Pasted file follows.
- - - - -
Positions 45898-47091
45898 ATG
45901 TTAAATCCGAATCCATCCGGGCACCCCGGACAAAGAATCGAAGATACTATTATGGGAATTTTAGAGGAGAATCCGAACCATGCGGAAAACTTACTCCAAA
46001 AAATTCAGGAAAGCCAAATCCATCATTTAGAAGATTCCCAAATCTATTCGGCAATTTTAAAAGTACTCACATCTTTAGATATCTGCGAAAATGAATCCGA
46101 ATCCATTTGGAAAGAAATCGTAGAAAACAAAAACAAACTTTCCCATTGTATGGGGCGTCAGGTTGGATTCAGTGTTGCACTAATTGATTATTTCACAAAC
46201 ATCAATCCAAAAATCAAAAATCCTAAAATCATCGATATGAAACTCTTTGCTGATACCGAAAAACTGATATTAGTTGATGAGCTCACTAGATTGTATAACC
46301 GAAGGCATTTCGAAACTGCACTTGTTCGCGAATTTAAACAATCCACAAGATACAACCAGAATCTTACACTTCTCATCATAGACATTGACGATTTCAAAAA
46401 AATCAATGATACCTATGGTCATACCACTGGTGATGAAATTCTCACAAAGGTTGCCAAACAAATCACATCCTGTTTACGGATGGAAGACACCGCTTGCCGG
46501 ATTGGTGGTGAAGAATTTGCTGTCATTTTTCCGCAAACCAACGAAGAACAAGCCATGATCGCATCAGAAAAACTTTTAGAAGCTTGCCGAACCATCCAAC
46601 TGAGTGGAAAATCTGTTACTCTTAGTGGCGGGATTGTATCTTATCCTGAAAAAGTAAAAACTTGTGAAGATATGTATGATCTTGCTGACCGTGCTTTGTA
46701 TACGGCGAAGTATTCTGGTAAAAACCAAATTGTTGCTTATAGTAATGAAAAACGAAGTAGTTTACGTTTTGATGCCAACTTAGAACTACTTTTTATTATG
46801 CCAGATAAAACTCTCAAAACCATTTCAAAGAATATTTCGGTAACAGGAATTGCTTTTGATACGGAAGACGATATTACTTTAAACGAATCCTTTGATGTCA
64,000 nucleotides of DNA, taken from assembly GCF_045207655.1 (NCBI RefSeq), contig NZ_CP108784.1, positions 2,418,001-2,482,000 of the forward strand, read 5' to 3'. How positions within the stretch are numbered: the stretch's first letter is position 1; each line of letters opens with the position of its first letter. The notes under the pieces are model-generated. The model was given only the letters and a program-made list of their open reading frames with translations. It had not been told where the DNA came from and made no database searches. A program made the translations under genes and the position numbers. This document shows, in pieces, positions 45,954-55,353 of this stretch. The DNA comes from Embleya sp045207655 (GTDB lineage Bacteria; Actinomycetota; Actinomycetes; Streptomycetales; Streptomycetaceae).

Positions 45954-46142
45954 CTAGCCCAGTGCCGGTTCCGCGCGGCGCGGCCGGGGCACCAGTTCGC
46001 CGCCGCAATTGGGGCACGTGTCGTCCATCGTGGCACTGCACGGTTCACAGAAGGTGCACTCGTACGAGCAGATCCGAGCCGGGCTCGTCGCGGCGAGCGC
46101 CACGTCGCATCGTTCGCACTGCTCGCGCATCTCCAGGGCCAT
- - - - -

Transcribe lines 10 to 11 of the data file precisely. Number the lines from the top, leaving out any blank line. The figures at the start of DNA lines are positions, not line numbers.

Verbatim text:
46601 TGAGTGGAAAATCTGTTACTCTTAGTGGCGGGATTGTATCTTATCCTGAAAAAGTAAAAACTTGTGAAGATATGTATGATCTTGCTGACCGTGCTTTGTA
46701 TACGGCGAAGTATTCTGGTAAAAACCAAATTGTTGCTTATAGTAATGAAAAACGAAGTAGTTTACGTTTTGATGCCAACTTAGAACTACTTTTTATTATG